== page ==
This is not the case just with CQ but with an niche product. I have worked in Fatwire during its Open Market and Divine days in India and it was soo tough to get a single resource with any Fatwire experience. There was a time that in IT driven country like India, I was in touch with all the people with Fatwire skill which is not usual. :).

So why are these skills scare? And how does that impact products like CQ, Fatwire and others?

From IT service providers view, they build such niche skills in a reactive mode i.e. once they get a project they start engaging with product vendor for trainings and do not really invest pro-actively till they see a big pipeline of projects in same product. And there are cases where people work on one project to acquire such niche skills but than are moved to completely different project and the acquired skill gets lost. So, is IT service industry responsible for building such skills pro-actively and make these skills more readily available?

Service providers could really differentiate themselves from others by specializing in such niche skills but it could very well add a risk for such providers and more balanaced approach needs to be taken based on service providers position.

I think apart from IT service industries, product vendors as well need to focus on developing skills but working with IT service industries and/or clients. From the product vendor point of view, they should pro-actively provide trail versions (downloadable or cloud), free training, service providers specific seminars and try to partner with a number of service providers. This will not only help in building skills required for their product implementation but will also drive their product forward. In most of the cases, vendors focus more towards client needs than a providers which is helping client to achieve the goal. I think product vendors should focus towards service providers equaliy as they could be reliable networking partners to promote product through various seminars, part of RFI/ RFP response etc.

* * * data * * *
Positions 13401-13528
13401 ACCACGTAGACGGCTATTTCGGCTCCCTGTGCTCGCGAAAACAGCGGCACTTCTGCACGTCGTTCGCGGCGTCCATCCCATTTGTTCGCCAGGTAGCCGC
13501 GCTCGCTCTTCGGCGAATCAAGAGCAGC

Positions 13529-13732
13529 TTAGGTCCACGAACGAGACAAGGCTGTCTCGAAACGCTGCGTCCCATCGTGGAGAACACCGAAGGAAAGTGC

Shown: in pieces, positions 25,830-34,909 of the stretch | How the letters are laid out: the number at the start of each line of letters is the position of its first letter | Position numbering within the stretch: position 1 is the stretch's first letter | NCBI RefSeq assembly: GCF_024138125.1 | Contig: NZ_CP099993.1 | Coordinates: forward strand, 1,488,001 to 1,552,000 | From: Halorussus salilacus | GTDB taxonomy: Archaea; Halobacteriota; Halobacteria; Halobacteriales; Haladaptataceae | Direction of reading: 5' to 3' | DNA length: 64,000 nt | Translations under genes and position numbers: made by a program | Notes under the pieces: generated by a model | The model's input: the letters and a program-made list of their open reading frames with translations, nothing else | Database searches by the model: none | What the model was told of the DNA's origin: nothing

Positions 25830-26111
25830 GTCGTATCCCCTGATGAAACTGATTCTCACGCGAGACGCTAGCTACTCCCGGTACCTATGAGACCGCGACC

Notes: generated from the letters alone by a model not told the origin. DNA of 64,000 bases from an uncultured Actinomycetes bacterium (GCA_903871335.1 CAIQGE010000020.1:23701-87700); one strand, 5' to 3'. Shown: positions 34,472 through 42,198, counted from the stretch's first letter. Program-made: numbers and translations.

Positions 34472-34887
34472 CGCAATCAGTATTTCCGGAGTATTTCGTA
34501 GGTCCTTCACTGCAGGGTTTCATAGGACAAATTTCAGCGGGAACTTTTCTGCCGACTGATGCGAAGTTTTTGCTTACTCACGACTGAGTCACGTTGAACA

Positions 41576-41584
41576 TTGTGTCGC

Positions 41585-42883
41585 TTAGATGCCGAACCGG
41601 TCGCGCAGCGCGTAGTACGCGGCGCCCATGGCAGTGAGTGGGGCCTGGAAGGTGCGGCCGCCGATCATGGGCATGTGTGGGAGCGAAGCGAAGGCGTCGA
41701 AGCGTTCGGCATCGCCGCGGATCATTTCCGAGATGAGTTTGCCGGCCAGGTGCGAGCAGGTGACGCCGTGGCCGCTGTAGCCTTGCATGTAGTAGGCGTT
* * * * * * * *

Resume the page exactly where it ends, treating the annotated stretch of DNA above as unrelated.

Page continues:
I was in one of the conference couple of weeks back which had a mix of people from vendors to implementors to clients. It was really amazing to hear from vendors that because they are not close to service providers, they do not have a view of what all diffent case studies a product can be implemented. And some of the cases fall well outside their own imagination of using the product.